Posted on | October 7, 2012 | 55 Comments
As opposed to, for example, “Holy kamoley, look at the incredible size of the ginormous hooters on that redhead“?
Mad Men star Christina Hendricks has slammed a reporter for being rude after she was asked whether she has inspired other women with her ‘full figure’.
The 37-year-old TV star was offended when asked about her curvy shape, getting her publicist to ask the journalist to rephrase her question. . . .
Kate [Waterhouse, fashion editor for Sydney’s Sun-Herald newspaper] asked: ‘You have been an inspiration as a full-figured woman. What is the most inspiring story that you can remember where you’ve inspired someone?’
Seeming a little flustered at the question, Christina replied: ‘Um, I don’t know… I’m sorry.’ . . .
According to E! Online, Christina later said off-camera, ‘I think calling me full-figured is just rude.’
(Via WeSmirch.) Obviously, the fashion editor meant to praise the famously curvaceous Ms. Hendricks as having served as a sort of celebrity role model for women whose shape doesn’t match the usual skin-and-bones fashion-industry standard of beauty.
Furthermore, I think “full-figured” is both reasonably accurate and far less rude than some terms that might have been used if any of Ms. Hendricks’s male fans — and c’mon, guys, we’re all fans, aren’t we? — were given a chance to interview her.
The teen bride, who was 17 when they filmed the show, and her 52-year-old husband Doug Hutchison were the first couple introduced on the premiere episode [of VH1's Couples Therapy 2].
“I call him ‘Dad’ instead of ‘Doug’ sometimes,” [Courtney] Stodden purred . . . with Doug creepily adding “See, this is the thing … I’m raising my wife!”
And while he may have a very young, scantily clad wife, Doug admits it’s taken a toll on her relationships — both personal and professional.
“I got death threats … my agent dropped me, my manager said marrying Courtney was like taking a gun and shooting my career in the head,” he says.
You can read the whole freaky thing at one of those catty gossip blogs that would never say anything pejorative about gay celebrities, while heaping scorn on the Hutchison-Stodden marriage. It was the tabloid-bloggers’ hateful reaction to this (entirely legal, if admittedly weird) marriage that inspired me to defend them — I actually did a phone interview with Courtney’s mother — despite the widespread suspicion that the whole thing was just a publicity stunt aimed at landing themselves a reality-show gig.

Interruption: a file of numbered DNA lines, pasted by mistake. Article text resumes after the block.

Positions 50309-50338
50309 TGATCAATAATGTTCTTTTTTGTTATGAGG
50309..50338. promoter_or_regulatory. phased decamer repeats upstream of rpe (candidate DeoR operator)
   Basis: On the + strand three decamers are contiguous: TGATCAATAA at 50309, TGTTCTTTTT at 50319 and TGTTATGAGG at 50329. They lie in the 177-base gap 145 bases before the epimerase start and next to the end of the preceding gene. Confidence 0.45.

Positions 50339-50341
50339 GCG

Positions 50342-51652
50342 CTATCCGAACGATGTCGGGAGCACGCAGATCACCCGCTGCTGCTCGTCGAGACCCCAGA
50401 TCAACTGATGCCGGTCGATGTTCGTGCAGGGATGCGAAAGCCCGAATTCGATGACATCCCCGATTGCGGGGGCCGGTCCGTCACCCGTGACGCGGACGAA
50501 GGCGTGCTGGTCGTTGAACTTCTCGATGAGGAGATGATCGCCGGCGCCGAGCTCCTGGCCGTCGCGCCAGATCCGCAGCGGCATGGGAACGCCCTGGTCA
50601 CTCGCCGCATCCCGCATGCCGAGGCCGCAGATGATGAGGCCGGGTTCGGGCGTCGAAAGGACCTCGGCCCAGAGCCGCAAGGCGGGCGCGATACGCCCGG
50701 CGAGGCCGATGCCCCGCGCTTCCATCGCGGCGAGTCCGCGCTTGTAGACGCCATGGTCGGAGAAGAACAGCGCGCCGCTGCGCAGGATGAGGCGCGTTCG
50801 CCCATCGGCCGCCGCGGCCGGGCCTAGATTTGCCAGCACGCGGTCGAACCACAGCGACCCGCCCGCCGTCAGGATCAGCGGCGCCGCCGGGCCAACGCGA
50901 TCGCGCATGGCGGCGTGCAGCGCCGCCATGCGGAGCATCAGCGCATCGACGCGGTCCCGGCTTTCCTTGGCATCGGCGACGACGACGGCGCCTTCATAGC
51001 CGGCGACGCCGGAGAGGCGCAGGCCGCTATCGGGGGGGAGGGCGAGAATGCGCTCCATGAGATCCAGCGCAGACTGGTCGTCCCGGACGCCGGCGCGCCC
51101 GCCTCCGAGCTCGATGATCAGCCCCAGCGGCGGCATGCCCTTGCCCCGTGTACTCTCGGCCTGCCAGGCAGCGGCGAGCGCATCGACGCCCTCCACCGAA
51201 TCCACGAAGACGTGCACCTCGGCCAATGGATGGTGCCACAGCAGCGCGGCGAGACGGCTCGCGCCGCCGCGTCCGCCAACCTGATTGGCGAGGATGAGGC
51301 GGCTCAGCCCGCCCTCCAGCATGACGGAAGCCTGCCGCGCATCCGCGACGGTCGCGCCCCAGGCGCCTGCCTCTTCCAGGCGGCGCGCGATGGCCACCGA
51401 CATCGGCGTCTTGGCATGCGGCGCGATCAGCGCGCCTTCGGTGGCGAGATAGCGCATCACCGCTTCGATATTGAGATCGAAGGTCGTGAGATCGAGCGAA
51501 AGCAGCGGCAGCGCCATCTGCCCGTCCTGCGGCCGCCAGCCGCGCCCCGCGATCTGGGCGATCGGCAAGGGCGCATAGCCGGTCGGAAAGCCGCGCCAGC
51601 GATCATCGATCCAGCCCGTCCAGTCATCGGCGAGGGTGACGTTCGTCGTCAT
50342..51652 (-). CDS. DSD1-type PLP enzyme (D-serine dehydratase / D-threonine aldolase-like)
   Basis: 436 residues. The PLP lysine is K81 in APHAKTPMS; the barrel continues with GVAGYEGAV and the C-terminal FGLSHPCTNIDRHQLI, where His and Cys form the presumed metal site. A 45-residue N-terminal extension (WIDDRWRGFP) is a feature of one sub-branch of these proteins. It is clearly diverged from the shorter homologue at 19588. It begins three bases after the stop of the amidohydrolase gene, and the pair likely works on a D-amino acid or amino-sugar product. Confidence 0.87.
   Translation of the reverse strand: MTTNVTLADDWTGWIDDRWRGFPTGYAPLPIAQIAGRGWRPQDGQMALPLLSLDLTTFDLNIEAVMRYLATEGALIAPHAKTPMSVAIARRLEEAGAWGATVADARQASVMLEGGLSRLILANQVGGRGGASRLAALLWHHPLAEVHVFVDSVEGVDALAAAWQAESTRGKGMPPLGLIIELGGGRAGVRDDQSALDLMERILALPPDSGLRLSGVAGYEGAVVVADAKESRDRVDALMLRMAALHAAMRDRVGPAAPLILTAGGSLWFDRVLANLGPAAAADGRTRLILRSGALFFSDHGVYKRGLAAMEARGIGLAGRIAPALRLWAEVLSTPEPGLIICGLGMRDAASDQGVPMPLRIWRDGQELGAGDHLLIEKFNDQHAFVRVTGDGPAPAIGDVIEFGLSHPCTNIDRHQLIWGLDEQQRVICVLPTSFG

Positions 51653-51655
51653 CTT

Look, if “Honey Boo Boo Child” can have a reality show, we’re already wwaaaayy down the slippery slope, and the 35-year age gap in the Hutchison-Stodden marriage is actually much less than the age gap between Hugh Hefner and some of his bunny “girlfriends.” And, as I say, the outraged reaction at the legal marriage of Hollywood’s most notorious newlyweds must be compared to the coverage of certain other celebrity nuptials of which no chicken sandwich restaurant owner can be permitted to express disapproval.
Finally, I remind you: Courtney Stodden says she’s a Republican.
UPDATE: Reaction from a military wife living abroad:
@smjaniczek If you actually *saw* the show, you’d have a migraine. It’s a painful nightmare trainwreck of reality-TV dysfunction.
— Robert Stacy McCain (@rsmccain) October 7, 2012
Seriously: If that show isn’t a crime, we need to pass a law that would criminalize it. I doubt even the most radical ACLU types would dare to defend “Honey Boo Boo” as protected First Amendment free speech. Liberals who aren’t offended by the most extreme works of Andres Serrano and Robert Mapplethorpe are completely grossed out by “Honey Boo Boo.”